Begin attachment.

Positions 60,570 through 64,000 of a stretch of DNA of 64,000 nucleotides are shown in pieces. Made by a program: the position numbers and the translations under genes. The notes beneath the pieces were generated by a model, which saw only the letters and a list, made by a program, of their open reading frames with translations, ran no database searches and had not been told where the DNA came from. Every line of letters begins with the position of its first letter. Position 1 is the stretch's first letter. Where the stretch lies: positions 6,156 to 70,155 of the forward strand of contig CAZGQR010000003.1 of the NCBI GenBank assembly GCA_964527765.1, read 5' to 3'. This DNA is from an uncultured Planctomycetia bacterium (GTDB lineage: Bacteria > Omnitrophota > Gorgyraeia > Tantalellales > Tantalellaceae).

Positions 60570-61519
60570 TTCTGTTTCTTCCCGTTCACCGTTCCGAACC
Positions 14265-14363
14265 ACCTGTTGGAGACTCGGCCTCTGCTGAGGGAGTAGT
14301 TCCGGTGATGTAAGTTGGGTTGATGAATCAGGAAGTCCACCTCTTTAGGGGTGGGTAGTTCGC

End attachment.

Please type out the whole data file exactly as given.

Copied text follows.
Positions 60,570 through 64,000 of a stretch of DNA of 64,000 nucleotides are shown in pieces. Made by a program: the position numbers and the translations under genes. The notes beneath the pieces were generated by a model, which saw only the letters and a list, made by a program, of their open reading frames with translations, ran no database searches and had not been told where the DNA came from. Every line of letters begins with the position of its first letter. Position 1 is the stretch's first letter. Where the stretch lies: positions 6,156 to 70,155 of the forward strand of contig CAZGQR010000003.1 of the NCBI GenBank assembly GCA_964527765.1, read 5' to 3'. This DNA is from an uncultured Planctomycetia bacterium (GTDB lineage: Bacteria > Omnitrophota > Gorgyraeia > Tantalellales > Tantalellaceae).

Positions 60570-61519
60570 TTCTGTTTCTTCCCGTTCACCGTTCCGAACC
Positions 14265-14363
14265 ACCTGTTGGAGACTCGGCCTCTGCTGAGGGAGTAGT
14301 TCCGGTGATGTAAGTTGGGTTGATGAATCAGGAAGTCCACCTCTTTAGGGGTGGGTAGTTCGC